Set in the convict-era Hyde Park Barracks, the Becks Festival Bar has established itself as an Aussie fixture over the last few years. As such, a diverse crowd had gathered to see Philadelphia/Baltimore sons Spank Rock throw one of the down-low-and-dirty dance parties for which they’re quickly becoming famous (though, perhaps, not quite as quickly as Australia’s own party prince, Corey). Expecting nothing less than the most down and dirty, everyone in attendance had come prepared to bang on until the party juice had been drunk to the bottom of the jar.
As though offering a eulogy for 2007, opening DJs Ro Sham Bo spun MIA’s “Paper Planes” with reckless abandon—its cash-register clinks and explosive gunshots echoing across the room like fresh fireworks. And this was merely the warm-up. MC Spank Rock arrived on stage resplendent in white suit and shades, looking every bit the smooth operator. He quickly introduced his cohorts one by one, shouting out co-vocalist Pase Rock, Chris Rockswell, and Ronnie Darko (the latter held down the ones and twos).
6 Jan 2008: Becks Festival Bar Sydney, AUS
The gig was perfectly suited to the evening: a hot, sweaty show for a hot, sweaty night and, as such, everyone seemed ready for a little raunch. Case in point: never before have I seen average-looking couples look deep into each other’s eyes and shout, “Ooooooh, that pussy gets damp!” with such loving conviction.
As the show advanced, we were treated to the majority of Spank Rock’s back catalogue, sure, but the group also dished up some tasty delicacies—including a sample of Pase Rock’s unreleased track “So Fucking Disco” that fully rocked the house. Mid-way through the performance, Spank Rock revealed his secret weapon, MC Amanda Blank. Possessed with a confident sexiness and a tongue that loves to lash, the MC spit her lyrics like her mouth was competing for a land-speed record.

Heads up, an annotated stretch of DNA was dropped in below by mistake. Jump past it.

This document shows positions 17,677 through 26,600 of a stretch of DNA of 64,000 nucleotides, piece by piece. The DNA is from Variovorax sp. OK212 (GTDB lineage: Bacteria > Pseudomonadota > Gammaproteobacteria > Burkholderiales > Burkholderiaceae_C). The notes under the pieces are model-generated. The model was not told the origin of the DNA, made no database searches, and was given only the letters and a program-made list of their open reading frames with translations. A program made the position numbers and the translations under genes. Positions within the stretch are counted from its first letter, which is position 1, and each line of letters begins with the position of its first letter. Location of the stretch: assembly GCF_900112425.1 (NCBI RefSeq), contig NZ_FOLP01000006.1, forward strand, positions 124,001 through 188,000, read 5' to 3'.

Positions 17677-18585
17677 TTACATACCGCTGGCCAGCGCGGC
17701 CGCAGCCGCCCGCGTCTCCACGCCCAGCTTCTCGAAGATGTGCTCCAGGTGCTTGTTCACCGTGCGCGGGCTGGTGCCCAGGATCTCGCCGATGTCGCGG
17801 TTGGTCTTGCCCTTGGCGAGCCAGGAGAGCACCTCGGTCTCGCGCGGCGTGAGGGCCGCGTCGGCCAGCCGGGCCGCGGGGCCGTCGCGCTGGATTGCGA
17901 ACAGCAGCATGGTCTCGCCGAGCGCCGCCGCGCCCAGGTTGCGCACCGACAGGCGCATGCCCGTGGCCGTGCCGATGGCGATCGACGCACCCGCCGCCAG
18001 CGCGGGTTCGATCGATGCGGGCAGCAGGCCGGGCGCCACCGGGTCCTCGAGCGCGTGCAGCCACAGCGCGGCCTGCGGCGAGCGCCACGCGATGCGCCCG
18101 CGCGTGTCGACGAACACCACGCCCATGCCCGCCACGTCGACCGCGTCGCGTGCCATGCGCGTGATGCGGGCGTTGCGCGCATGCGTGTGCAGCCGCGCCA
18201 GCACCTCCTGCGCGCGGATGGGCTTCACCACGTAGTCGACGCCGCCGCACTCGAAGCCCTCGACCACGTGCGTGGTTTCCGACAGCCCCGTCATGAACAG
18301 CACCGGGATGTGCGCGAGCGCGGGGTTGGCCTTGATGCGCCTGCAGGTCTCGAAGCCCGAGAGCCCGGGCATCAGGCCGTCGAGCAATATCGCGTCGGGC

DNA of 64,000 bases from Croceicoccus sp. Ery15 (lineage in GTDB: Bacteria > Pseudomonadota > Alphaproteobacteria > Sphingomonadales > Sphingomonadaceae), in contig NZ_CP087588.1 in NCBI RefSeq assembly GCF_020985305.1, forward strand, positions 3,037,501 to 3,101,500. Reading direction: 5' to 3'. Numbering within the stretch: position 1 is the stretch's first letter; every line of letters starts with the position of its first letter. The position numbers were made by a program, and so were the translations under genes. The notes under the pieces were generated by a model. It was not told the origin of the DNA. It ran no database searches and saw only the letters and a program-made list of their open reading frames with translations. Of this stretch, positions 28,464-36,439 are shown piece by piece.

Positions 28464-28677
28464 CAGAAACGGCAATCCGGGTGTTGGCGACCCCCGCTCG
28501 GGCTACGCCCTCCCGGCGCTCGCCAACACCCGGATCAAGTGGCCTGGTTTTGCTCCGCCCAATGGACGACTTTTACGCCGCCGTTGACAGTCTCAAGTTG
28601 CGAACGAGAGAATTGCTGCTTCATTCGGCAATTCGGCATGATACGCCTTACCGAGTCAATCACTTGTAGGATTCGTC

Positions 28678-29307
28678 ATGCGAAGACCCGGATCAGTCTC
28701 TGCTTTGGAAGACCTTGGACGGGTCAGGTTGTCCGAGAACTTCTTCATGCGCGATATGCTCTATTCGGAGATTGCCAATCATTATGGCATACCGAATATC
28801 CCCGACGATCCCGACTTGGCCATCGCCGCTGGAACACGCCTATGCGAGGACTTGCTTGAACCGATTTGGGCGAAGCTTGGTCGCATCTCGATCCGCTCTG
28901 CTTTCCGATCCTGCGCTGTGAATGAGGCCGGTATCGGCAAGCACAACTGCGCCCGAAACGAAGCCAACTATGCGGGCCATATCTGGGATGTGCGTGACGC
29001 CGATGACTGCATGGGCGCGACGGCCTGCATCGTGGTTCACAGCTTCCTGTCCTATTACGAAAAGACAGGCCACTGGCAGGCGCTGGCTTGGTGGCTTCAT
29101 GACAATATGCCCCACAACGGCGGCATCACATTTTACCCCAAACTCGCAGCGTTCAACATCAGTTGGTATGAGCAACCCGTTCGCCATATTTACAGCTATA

Not that the boys were outdone—especially in the sex-appeal stakes. Suffering the effects of the heat, Pase Rock whipped his shirt off to reveal a reasonably tight body with only the slightest paunch. “Don’t make fun of me. I know I’m fat!” came his pre-emptive strike against any weight watchers in the audience.
A testament to the power of Spank Rock to move an audience’s collective ass came at one point when a friend of mine—let’s qualify this by saying she’s a goth—faced a challenge to her standing prohibition on dancing (not to mention enjoying any music happier than your average Smiths album). To give you a little context, she’s sort of like a one-woman version of the little town in Footloose—unimpressed and distrustful of the idea of (goth forbid) dancing in public. So, imagine my horror/shock when I turned to see her getting way, way down, with the dirty, nasty funk, twisting and shaking her booty like a woman possessed.
She, of course, wasn’t the only one getting down; the MCs had a good time of it, too. Refusing to let the party stop, even for a second, the group didn’t even leave the stage in that bit just before the encore. Instead, they stayed up there and danced, singing along while Chris Rockswell and Ronnie Darko laid down soul classics like Dion & The Belmonts’ “Runaround Sue”.
And why should they leave? MC Spank Rock put it best when he shouted, “This is a Spank Rock show, but first of all this is a party!” Yeah, that and a rehabilitation center for wayward goth girls.
// Notes from the Road
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